Leveraging higher ed to help veterans and military families

A conversation with Michael Haynie, founder and executive director, IVMF at Syracuse University

As WorkingNation wraps up its November deep focus on veterans and work, this episode of the Work in Progress podcast looks at the role a Syracuse University-based initiative has played in bridging the gap between military service and civilian work for tens of thousands of men and women for almost a decade.

Since 2011, the Institute for Veterans and Military Families has been helping service members, former service members, and their spouses find their path to a successful civilian career through entrepreneurship boot camps and other initiatives, on and off campus.

Michael Haynie is the founder and executive director of IVMF and vice chancellor of Strategic Initiatives & Innovation at Syracuse. He’s also a veteran, having spent 11 years in the U.S. Air Force before getting a PhD in entrepreneurship and business strategy and joining the faculty at the university.

“I came here to be an entrepreneurship professor, but shortly after I arrived I recognized in a way I hadn’t before the unique opportunity to leverage the intellectual capacity of higher education to address some pressing issues and concerns facing veterans and military families,” Haynie explains in this episode of the Work in Progress podcast.

In particular, he says, he realized that as an entrepreneurship professional he was in a position to “solve issues and challenges, and address barriers facing veterans making the transition to civilian life, particularly in the case of veterans with disabilities. We could leverage business ownership to create a vocation path for veterans that may face barriers to traditional employment because of a disability.”

That first program—the entrepreneurship boot camp—was built and created particularly for veterans with service-connected disabilities but has expanded over the years to include all veterans and military spouses.

“It’s a soup to nuts immersion experience about launching and growing a business. The program starts with some online content for about a month. It’s really a level-setting, given the variety of past education, as well as entrepreneurial aspirations, that our veterans come to us with,” Haynie explains.

“Then after that, we actually bring them physically to the university—and 10 university partners across the country—for an eight-day immersion experience in business ownership that takes them through the steps and stages of launching and growing a sustainable business venture.”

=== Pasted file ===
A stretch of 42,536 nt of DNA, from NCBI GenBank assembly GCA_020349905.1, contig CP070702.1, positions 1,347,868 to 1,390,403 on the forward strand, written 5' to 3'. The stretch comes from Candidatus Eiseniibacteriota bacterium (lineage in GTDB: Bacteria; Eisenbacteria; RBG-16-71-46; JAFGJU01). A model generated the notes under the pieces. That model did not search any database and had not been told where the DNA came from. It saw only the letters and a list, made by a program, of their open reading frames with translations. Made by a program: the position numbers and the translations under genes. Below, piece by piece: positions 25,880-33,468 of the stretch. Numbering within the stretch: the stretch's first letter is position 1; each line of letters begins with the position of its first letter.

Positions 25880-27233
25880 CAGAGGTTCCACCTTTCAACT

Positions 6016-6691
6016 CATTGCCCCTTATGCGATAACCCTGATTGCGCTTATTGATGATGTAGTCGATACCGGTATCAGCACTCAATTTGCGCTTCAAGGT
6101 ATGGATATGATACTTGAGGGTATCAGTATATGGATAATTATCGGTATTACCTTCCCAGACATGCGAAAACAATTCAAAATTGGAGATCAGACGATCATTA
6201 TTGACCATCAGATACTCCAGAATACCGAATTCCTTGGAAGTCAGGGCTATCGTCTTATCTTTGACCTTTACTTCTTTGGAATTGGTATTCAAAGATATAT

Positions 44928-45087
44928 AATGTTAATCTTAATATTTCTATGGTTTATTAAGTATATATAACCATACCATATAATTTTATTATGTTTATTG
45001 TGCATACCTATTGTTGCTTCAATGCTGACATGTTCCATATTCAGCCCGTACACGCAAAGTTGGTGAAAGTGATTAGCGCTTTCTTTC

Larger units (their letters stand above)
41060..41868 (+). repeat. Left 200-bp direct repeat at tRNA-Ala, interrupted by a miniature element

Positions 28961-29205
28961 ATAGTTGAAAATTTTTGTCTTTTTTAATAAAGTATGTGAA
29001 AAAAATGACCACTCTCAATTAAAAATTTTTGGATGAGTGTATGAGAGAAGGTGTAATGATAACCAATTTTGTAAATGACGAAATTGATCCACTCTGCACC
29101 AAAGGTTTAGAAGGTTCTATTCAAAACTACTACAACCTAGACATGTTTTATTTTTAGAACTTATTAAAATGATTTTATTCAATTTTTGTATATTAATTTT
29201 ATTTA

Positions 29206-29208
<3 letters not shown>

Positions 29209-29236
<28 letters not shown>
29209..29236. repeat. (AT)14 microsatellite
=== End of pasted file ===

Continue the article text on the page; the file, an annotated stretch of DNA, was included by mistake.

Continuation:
Read more: Entrepreneurship Boot Camp Helps Veterans Start Their Own Businesses

Addressing the Demand for Upskilling and Credentialing 

The Institute today runs a whole portfolio of programs focused on supporting the vocational transition from military to civilian life.

Onward to Opportunity (O2O) is very specifically an upskilling and reskilling program designed to put labor market connected credentials and certifications in the hands of transitioning service members and veterans as a means to bridge that military experience to the civilian world of work. I have to give Howard and Sherry Schultz and the Schultz Family Foundation a lot of credit here. This is a program that they helped us launch.”

Haynie says there are upwards of 50 different learning pathways across multiple industries, all leading to a credential of certification. One of them is around program management.

“The outcome of that learning pathway is the PMP certification program management professional certification. We also have certifications in the communication space in human resource management, cybersecurity, and more. But importantly, all of those learning pathways are informed by our research with the nation’s employers about where there is labor market demand. What this program does is try to create opportunities for our transitioning service members to leverage that labor market demand via a credential that makes them employable where the nation’s employers are hiring.”

The program is five years old and it’s more than surpassed their goals for enrollment. “Our aspirations when we launched that program were to maybe enroll a thousand veterans a year. Today, we’re enrolling more than a thousand veterans a month in that particular program,” according to Haynie.

“You can access it two ways. If you prefer a residential experience and in-person learning, we offer this program on 65 military installations to service members who are making the transition. If your situation is such that you can’t enroll in in-residency model, you can access the entire program online. So, we have service members, in places like Iraq and Afghanistan that are waking up in the middle of the night to participate in some of our sessions, but we also have classes happening on military installations in San Diego, and San Antonio, in Jacksonville, in Kansas City, and all over the United States.”

Haynie and I also discuss the importance of addressing the unique work and career challenges that military spouses face, especially given that they are moving from base to base every three years at minimum.

You can listen to the entire podcast here, or download it wherever you get your podcasts.

Download the transcript of this podcast here.

Episode 157: Michael Haynie, Institute for Veterans and Military Families executive director and founder
Host: Ramona Schindelheim, Editor-in-Chief, WorkingNation
Producer: Larry Buhl
Executive Producers: Joan Lynch, Melissa Panzer, and Ramona Schindelheim
Music: Composed by Lee Rosevere and licensed under CC by 4.0.

You can check out all the other podcasts at this link: Work in Progress podcasts

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